By DAN REYNOLDS, senior editor of Risk & Insurance®
You might say big companies and the scale of their operations are the places where innovation goes to die. You can't take the focused, potent ideas developed by a smaller company and scale it to the needs of a larger entity.
Not so. As we parsed the nomination materials of dozens of organizations and individuals for our second annual Risk Innovator award, we found plenty of large companies with more than enough innovation to go around.
Marsh, ACE, FM Global and others right along with them are not only innovating on a grand scale but providing a receptive environment for innovation on the part of their employees and their company officers.
We gave Dr. Archibald Tewarson a Risk Innovator award for his relentless pursuit of better ways to retard the ignition and spread of flame in plastics. But how far would Tewarson have gotten without the resources of FM Global, where he has worked for more than 30 years?
How far would he have gotten without corporate clients like General Motors, now in ruins, perhaps, but once of a size that gave him an opportunity to test his fire-retardant theories and materials in a multiplicity of industrial environments?
Tewarson graduated from Penn State University in the early 1970's with a doctorate in physical chemistry. Environmentalism and consumer protection were just emerging as fields. He could have gone anywhere but he went to FM Global and there he has stayed, doing ground-breaking work that has and will make many of us much safer.
What about Jeff Alpaugh? The planet-trotting global real estate practice leader for Marsh turned our heads with his exhaustive contacts and knowledge of the industry he works in. When a downturn rocked both the commercial and the residential real estate markets, it didn't take years for Alpaugh and Marsh to come up with solutions that give real estate companies options as they rearm for the next upturn: no, it took Alpaugh five months to bring a middle market solution to market in collaboration with yet another large company, Zurich.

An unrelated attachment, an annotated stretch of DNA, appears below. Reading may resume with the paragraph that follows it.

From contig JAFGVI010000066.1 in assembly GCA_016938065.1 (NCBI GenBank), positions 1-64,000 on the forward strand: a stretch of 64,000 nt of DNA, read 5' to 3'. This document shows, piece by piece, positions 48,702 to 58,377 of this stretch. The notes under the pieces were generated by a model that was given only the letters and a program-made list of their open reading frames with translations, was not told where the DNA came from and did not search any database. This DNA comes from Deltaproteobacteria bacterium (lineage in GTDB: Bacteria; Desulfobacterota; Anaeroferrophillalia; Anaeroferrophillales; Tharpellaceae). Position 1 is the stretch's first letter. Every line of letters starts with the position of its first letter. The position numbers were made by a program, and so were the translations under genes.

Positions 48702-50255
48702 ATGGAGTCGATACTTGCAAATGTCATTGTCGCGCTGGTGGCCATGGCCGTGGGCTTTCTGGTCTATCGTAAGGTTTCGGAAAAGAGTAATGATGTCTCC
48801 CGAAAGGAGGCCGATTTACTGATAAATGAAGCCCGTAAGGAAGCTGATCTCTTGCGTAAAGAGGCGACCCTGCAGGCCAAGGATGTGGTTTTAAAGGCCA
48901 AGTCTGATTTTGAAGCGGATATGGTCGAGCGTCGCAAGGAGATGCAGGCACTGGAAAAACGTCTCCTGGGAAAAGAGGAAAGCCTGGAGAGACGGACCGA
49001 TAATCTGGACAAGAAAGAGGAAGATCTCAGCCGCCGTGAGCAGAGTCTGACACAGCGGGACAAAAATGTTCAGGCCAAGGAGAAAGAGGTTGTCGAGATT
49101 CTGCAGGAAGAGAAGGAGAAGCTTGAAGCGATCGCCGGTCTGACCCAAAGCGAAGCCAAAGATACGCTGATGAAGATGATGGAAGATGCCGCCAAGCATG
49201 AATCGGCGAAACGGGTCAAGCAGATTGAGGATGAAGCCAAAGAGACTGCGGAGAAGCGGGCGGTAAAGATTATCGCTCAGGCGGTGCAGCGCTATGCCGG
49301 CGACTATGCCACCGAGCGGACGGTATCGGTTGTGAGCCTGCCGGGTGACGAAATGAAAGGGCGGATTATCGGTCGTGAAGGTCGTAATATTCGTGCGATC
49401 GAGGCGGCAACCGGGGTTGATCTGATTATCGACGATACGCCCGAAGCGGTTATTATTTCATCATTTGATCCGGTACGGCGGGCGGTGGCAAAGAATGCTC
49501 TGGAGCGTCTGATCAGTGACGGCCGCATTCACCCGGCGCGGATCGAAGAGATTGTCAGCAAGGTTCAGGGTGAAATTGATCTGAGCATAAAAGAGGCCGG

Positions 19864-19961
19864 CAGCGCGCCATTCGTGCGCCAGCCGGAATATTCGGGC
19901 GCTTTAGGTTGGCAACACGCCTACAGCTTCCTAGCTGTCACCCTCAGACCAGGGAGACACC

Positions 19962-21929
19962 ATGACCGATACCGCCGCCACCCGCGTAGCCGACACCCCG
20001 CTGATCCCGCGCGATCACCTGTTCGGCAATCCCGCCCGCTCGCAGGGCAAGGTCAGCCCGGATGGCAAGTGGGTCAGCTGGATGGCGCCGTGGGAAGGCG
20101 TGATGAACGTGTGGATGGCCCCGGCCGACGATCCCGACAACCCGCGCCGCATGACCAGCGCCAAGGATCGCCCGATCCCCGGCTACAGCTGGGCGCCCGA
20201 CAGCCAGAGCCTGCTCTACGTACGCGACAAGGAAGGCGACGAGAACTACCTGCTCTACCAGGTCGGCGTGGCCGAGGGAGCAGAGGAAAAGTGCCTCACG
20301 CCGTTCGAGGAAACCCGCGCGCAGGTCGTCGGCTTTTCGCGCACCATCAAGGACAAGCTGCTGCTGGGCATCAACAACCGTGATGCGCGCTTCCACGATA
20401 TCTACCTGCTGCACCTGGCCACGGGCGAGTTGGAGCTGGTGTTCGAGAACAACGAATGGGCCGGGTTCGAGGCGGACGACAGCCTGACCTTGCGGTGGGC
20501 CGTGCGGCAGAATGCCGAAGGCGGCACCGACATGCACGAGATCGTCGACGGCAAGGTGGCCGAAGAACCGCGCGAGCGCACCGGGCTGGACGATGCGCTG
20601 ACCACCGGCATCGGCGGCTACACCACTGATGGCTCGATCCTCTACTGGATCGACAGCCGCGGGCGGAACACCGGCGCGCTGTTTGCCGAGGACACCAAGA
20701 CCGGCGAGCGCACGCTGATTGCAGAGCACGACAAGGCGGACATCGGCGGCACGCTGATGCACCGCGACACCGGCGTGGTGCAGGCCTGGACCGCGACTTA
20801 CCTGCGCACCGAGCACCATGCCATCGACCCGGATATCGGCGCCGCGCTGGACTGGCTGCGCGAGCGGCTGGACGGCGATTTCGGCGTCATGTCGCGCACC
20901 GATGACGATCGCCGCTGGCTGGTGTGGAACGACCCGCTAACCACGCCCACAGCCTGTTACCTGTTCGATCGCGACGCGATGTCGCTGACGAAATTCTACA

Why? It's because of the scale that Alpaugh operates on. Many of the risk managers he works with work for large companies that touch enough of the market to identify where the significant trends are and where products are needed.
Bill Hazelton, another Risk Innovator winner in the construction and real estate category, works for another big company and his concepts are being tested on a large scale. That company is ACE USA, a division of the mammoth Zurich-based insurer ACE.
Without the resources of an ACE, how could Hazelton stay on the road the 40 weeks per year that he needs to visit risk managers in his field, to listen to their concerns and help to develop the necessary products? It was Hazleton who was able to use his position in a large company to unleash a team of ACE professionals to devise partnerships and products to help contractors take advantage of the government's financial stimulus package and learn green building techniques and regulations. That's operating on a grand scale.
In the realm of research and innovation, larger organizations easily win over smaller ones everywhere you turn.
Human resources: Big companies have the manpower to divert one player or a set of players to attack an issue and or develop a concept.
Networking: Big companies can pool resources of a truly global nature to educate their point men or women on what customers from a variety of landscapes are seeing and needing from an insurance perspective.
Stability: Tewarson is just one case in point, but big companies, well managed over time, can provide a safe harbor for an exceptional individual or group of exceptional individuals to take root and blossom.
Innovation on a grand scale requires resources, courage and vision--drawing more water from the well. But it also irrigates a much larger field from whence the crops of knowledge, wealth and progress grow.
(To read the Counterpoint to this by Managing Editor Cyril Tuohy, click here.)
September 15, 2009
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